I love a good dinner party: the friends, the music, the drinks, the food! And nothing makes for a better dinner party than introducing your friends to a new recipe. I also like to use my dinner parties as a forum for letting my friends experience new foods, such as a new fish or seafood, or unique vegetables like dandelion greens, fiddle heads, or jicama, but mostly I especially like to showcase wild game!
As I’m sure every wild game meat fan has found, not everyone is fond of it. Not only does wild game meat have a lot of stigmas around it, such as it is too “gamey” or it tastes like sage brush or its texture is too tough, but also few people have even ever eaten it, and it is a brand new dining experience. For these reasons, one of my favorite approaches for sharing my game meat is through an appetizer.
Appetizers provide a giant pack of flavor, texture, and culinary experience in a single bite. They are the perfect option for introducing friends, family, and especially newcomers, to wild game meat. Appetizers allow the diner a taste of wild game without their own fears of having to finish an entire plate of something they may not like getting in the way. Someone may feel overwhelmed at the idea of an entire elk filet filling their plate, but may be excited by the idea of trying a bite-size piece of elk tenderloin wrapped with a thin slice of bacon.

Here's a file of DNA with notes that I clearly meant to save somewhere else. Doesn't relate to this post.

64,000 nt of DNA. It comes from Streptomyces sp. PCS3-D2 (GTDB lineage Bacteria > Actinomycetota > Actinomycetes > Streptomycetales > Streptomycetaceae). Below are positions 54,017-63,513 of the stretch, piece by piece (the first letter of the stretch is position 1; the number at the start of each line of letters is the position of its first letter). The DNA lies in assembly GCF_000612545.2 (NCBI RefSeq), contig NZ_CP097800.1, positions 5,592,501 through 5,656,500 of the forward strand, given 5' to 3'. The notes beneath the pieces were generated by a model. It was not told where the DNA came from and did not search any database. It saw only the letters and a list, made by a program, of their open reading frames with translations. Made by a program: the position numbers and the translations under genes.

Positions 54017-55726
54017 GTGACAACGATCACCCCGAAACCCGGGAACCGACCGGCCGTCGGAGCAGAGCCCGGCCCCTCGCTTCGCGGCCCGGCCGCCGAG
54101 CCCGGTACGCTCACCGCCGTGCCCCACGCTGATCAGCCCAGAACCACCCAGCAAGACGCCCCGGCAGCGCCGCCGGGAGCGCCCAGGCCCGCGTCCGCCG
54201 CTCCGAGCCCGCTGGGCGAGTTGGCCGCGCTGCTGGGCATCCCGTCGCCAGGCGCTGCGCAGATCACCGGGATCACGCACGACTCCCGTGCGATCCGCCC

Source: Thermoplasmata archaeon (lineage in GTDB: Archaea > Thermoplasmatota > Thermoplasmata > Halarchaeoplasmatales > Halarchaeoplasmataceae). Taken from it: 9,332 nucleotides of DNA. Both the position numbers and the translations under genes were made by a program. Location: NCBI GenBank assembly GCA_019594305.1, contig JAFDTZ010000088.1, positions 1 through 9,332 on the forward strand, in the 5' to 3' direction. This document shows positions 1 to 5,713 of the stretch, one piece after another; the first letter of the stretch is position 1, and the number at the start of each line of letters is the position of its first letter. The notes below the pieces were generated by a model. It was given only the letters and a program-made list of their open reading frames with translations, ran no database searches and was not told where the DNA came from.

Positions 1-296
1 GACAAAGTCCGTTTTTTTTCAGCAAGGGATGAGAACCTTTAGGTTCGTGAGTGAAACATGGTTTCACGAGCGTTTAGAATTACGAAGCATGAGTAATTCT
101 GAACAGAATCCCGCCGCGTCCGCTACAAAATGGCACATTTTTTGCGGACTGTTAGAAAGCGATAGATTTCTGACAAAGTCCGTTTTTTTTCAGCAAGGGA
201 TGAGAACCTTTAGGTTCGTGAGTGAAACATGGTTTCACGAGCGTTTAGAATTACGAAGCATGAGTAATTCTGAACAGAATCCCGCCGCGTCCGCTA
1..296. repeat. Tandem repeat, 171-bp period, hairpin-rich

Appetizers can also allow one to test out a new recipe idea without having to create an entire entrée. When creating appetizers for my dinner parties, I like to think about a meal I really enjoy and then deconstructing that meal into a single bite. This may require omitting certain ingredients, expanding on or adding other ingredients, or changing the texture or actual form of the ingredients in order to fit the overall concept of the appetizer.
For my latest dinner party, I wanted to serve stuffed mushrooms. I like stuffed mushrooms because they truly fit the mold of giant flavor packed into a single bite. Many stuffed mushrooms are filled with garlic and onions, a variety of herbs and seasoned breadcrumbs, different grated cheese, and delicious meat bites like sausage. The mushrooms themselves create perfect bite size containers for the appetizers, but they also add flavor and texture to every bite.
As I said earlier, I like my appetizers to be reminiscent of an entrée meal. I think it is fun when an entire meal fits into a convenient, single bite. For a stuffed mushroom appetizer, I started thinking about meals where mushrooms are a component of the whole entrée. I had a pretty hefty list to choose from, but I couldn’t pull my interest away from making a single bite of stroganoff. Elk stroganoff served over a bed of egg noodles is one of my favorite ways to prepare elk or deer, and I think one of the reasons is I love the way the mushrooms add to the dish. So, I thought a single bite of elk stroganoff served in a little mushroom cap would be perfect. Stroganoff is a very savory and rich meal, and I have to admit that I get full on it very quickly, but this intense, over-the-top flavor is the kind of meal that makes for a great appetizer.